To galvanise staff, Charles Duhigg suggests giving them more decision-making authorities and autonomy. It resonates with the concept of ‘psychological safety’ (“a sense of confidence that the team will not embarrass, reject or punish someone for speaking up”). This has been embraced by Google, which has a ‘no-interruption’ culture, whereby leaders shouldn’t disturb employees during conversations. Says Duhigg: “Numerous studies show the most productive choice is empowering employees to make decisions for themselves.”
Fostering employee wellbeing and success is crucial, with Duhigg pointing out that when Google increased paid maternity leave from 12 to 18 weeks, it halved the rate at which new mothers quit the business. “The highest-performing companies are those that say, ‘we’re committed to employees’ happiness and success’, even if they lose money in the short term,” says Duhigg. “The reason why it works is it keeps mid-level employees at the company. The biggest cost to a company is when a good employee leaves, taking knowledge and clients to a competitor.”
Analysing why businesses flounder, rather than merely focusing on entrepreneurial success stories, can also be beneficial, argues Duhigg. “There’s a huge psychological impulse not to pay attention to failure. If one of your friends is getting married, it’s normal to ask them how they met their wife. But if they’re getting divorced, we avert our eyes. As a result, we don’t learn from failure.”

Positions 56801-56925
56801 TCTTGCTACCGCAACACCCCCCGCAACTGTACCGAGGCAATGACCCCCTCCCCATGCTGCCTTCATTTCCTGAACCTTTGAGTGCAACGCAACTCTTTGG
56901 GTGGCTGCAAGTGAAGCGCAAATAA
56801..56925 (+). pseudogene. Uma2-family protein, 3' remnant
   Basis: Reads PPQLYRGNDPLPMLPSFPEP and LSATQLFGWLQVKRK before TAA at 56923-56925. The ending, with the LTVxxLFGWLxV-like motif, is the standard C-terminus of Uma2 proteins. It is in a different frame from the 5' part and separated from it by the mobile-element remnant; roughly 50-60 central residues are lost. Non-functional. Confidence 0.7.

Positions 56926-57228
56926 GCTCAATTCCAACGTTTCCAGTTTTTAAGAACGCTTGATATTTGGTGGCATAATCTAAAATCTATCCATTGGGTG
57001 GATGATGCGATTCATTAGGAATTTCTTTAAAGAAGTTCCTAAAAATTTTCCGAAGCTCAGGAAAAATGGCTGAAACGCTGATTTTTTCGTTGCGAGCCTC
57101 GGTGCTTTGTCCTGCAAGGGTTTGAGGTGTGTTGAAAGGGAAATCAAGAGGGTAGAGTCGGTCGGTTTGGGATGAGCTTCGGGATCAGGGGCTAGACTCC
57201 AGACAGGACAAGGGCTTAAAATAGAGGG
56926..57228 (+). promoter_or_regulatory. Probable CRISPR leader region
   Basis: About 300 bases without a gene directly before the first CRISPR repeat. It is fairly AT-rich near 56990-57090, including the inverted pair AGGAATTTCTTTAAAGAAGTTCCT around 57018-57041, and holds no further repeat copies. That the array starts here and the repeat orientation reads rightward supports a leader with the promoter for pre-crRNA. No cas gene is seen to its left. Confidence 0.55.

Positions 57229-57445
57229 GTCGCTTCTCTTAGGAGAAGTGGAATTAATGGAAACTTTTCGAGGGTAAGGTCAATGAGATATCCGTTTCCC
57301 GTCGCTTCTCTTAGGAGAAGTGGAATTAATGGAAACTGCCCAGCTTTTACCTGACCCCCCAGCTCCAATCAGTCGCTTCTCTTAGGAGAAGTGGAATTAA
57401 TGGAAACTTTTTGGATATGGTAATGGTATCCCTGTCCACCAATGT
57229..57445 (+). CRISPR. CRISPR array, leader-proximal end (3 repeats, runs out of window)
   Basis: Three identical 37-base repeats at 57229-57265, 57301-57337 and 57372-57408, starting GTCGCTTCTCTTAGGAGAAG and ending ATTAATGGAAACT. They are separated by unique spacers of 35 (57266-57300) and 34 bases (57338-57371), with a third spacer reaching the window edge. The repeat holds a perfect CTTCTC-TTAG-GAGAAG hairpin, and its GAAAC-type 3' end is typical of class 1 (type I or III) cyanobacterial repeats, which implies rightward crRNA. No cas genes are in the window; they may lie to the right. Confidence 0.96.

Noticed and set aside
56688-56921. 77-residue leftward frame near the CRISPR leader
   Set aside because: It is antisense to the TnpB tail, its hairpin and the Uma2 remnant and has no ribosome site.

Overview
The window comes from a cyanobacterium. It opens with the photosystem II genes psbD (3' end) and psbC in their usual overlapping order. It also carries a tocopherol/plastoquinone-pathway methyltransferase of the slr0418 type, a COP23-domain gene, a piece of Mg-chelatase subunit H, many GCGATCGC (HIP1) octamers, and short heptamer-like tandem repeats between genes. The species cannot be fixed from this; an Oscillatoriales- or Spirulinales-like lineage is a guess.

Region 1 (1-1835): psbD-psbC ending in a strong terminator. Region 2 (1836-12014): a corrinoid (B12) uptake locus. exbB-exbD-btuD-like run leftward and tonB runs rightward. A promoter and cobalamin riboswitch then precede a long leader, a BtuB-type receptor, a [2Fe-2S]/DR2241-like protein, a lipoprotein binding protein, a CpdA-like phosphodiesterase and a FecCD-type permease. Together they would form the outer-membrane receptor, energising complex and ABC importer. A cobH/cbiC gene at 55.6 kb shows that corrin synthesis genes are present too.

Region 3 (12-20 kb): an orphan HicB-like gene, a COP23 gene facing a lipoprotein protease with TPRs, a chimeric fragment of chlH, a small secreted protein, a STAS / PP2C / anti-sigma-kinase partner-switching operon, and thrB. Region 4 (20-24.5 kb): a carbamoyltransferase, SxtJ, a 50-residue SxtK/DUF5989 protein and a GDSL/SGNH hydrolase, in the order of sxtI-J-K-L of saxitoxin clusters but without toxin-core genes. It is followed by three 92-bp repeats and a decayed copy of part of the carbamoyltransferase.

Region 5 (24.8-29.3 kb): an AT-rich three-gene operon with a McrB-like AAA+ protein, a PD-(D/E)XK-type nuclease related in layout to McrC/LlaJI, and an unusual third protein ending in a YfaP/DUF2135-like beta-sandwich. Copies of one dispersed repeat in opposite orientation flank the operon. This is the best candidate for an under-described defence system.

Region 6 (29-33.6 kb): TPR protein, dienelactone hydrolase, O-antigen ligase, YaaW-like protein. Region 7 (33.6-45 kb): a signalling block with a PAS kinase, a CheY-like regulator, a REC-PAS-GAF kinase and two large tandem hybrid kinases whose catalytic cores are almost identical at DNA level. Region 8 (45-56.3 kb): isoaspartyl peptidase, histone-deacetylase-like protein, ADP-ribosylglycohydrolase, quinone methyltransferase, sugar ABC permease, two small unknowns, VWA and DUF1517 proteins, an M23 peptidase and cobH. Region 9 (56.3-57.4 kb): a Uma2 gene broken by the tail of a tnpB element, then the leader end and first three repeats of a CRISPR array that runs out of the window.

Furthermore, he notes the US economy’s strength is partially down to its lenient bankruptcy laws. “It’s easy to declare bankruptcy in the US and there are few long-term consequences,” he says. “If somebody’s company fails, they can walk away without it hanging over their heads for 20 years. As a result, people are more incentivised to start new companies and experiment. That’s why we have Silicon Valley.”
Another aspect Duhigg focuses on is creativity: “The evidence suggests anybody can be creative or innovative. [What you need] is a process around you encouraging you to think about things in new ways.” He cites the Disney film Frozen (at over £900m, the highest-grossing animation of all time), which wallowed in development hell until “somebody said, ‘Instead of creating something revolutionary, let’s go back to what we know’. In this case, it was princesses and sisters… When those two elements came together, you start to see all the creative possibilities.”
As for Britain’s below-par productivity? “The most productive people and companies understand there’s a difference between efficiency (doing the same thing faster and faster, over and over again) and productivity,” says Duhigg. “Now, with the digital revolution, there are so many distractions, which overwhelm our attention. If we don’t govern that and police our minds, we’re at a serious disadvantage.”
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Smarter, Faster, Better is available now, published by William Heinemann, £20 (hardback)
To watch a video of Charles Duhigg talking at the IoD click here